The tech sector is incredibly competitive. Getting a job might seem impossible, but you might be making it too hard on yourself. One way you can boost your odds is by understanding the best practices on how to make a portfolio.
In almost all cases, you’ll need a portfolio to be successfully considered for a tech job. Check out our guide below to learn more about these portfolio best practices.
What is a portfolio?
A portfolio is a collection of work samples from past employers, clients, or experiences. You can find portfolios in both online and physical forms.
Most job seekers will stick to the online portfolio. After all, it’s easy to move and share with multiple job seekers. It also can showcase everything from testimonials to documents showcasing how your project works on the back end (which is incredibly important for the tech industry).
Physical portfolios are situationally helpful for those who emphasize design. For example, web developers might showcase their design by providing a pamphlet. However, these are still typically supplemented by online portfolios.
Why make a portfolio when applying for tech jobs?
Firstly, it’s about your skill proof. Tech job applicants can't rely on positive recommendations alone. Instead, they need a way to showcase their skills in practice through a portfolio.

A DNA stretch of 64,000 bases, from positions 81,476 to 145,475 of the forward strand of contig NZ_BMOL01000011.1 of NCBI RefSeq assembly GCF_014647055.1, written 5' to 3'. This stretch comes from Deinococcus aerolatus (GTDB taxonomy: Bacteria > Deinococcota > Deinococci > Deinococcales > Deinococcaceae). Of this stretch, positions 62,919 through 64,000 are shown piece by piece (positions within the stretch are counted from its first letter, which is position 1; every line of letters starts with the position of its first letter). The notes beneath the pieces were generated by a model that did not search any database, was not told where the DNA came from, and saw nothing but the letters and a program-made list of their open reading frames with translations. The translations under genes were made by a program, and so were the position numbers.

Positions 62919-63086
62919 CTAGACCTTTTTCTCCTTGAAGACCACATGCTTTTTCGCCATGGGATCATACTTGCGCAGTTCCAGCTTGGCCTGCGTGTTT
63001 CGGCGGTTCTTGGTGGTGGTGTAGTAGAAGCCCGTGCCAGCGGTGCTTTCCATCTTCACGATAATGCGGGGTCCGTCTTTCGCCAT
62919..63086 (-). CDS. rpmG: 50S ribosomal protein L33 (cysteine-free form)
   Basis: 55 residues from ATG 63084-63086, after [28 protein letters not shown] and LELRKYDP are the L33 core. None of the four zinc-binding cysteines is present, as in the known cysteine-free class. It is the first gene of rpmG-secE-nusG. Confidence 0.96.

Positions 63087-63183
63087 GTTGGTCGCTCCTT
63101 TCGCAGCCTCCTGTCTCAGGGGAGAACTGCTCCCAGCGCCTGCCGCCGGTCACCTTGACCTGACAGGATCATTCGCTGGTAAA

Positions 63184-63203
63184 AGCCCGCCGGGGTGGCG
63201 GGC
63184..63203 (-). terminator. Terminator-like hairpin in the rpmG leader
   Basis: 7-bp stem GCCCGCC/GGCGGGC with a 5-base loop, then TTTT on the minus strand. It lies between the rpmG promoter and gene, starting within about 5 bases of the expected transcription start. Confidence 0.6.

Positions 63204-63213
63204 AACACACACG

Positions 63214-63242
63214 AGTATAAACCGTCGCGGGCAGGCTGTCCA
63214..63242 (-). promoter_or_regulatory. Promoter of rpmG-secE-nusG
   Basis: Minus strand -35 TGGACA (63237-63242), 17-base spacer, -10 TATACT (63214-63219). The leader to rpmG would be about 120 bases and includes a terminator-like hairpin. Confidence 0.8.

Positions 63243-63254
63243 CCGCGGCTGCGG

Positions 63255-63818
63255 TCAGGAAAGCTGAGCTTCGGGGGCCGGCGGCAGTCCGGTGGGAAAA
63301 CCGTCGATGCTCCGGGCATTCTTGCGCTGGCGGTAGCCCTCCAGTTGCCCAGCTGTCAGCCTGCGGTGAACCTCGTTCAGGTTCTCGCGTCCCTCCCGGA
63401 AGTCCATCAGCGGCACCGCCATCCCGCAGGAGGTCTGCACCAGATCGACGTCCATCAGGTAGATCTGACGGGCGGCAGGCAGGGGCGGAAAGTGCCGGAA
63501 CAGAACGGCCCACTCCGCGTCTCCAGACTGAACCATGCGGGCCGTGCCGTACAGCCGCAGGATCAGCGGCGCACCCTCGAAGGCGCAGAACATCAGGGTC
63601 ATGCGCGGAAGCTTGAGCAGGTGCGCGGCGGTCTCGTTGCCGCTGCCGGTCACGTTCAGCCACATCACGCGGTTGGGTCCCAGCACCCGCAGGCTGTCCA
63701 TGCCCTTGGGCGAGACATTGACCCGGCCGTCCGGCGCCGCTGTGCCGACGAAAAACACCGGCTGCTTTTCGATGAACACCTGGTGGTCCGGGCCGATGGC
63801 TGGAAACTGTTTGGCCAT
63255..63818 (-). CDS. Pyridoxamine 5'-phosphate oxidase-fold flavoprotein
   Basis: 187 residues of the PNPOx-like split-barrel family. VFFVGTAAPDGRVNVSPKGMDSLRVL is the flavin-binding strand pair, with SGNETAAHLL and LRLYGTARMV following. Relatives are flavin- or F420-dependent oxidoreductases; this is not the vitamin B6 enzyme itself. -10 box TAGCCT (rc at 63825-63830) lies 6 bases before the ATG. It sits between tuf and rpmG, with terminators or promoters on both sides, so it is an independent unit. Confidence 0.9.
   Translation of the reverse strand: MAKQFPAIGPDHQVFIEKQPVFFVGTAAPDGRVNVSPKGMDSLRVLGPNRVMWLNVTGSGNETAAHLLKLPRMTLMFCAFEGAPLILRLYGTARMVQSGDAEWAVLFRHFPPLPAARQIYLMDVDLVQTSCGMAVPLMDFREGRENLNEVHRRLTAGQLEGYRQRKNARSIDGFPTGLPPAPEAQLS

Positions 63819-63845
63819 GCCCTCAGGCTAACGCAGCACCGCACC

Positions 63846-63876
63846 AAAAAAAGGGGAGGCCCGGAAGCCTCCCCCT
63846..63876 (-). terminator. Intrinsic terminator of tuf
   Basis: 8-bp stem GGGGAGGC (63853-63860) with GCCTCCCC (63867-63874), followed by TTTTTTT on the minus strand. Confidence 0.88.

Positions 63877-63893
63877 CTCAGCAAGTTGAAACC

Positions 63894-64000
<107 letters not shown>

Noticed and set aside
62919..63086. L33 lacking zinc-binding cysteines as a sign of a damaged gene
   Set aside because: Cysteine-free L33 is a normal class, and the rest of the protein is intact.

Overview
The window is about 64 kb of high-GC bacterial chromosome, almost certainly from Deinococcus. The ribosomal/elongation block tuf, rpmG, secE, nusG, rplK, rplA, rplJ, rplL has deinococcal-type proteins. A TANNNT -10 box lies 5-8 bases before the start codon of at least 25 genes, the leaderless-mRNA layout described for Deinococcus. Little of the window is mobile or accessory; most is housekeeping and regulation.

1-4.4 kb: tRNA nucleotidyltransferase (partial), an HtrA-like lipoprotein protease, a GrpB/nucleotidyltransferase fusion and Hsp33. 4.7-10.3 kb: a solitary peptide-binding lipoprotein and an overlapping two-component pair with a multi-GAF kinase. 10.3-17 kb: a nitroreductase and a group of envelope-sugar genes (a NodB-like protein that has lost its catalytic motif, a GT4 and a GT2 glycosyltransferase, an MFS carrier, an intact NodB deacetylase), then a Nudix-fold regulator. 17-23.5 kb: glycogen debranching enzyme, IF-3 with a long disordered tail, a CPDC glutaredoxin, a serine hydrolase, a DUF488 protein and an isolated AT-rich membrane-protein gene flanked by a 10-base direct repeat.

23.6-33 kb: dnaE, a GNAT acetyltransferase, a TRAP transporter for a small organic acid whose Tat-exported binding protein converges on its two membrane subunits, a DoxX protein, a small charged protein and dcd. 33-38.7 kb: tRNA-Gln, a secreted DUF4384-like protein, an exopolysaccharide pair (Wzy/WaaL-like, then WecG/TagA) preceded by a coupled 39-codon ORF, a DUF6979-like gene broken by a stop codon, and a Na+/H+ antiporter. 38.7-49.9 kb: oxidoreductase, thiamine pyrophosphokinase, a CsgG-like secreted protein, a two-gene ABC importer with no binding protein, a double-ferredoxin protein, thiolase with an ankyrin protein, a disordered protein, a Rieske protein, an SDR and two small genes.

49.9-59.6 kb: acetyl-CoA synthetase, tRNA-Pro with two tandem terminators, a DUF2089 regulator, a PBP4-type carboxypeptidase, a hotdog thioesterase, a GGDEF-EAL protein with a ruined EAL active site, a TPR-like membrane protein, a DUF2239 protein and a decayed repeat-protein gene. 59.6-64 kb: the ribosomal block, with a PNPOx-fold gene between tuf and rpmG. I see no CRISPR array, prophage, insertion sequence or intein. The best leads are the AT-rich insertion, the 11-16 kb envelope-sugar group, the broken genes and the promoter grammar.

Portfolios are also a great way to grow your online presence. You can link these portfolios to your social media profiles or create a blog. Either way, sharing that you are actively engaging online is a good sign.
Check out our article on web development portfolios to see examples of how web developers can build their online presence using portfolio websites. Taking inspiration from others can help you better understand how to put together your own portfolio.
Can you create a portfolio for free?
You can create a portfolio website for free by using any one of a handful of free website builders to share your work samples. Some even offer more advanced features, such as blogging tools.
These free portfolio builders are known as CMSs (content management systems). Paid CMS tools often have better customization, more features (like a blog or chat system), and custom HTML. However, you don't need to pay if you just want a place to showcase your work examples.
Below are some of the more popular options for creating portfolio websites:
- Google Sites (free)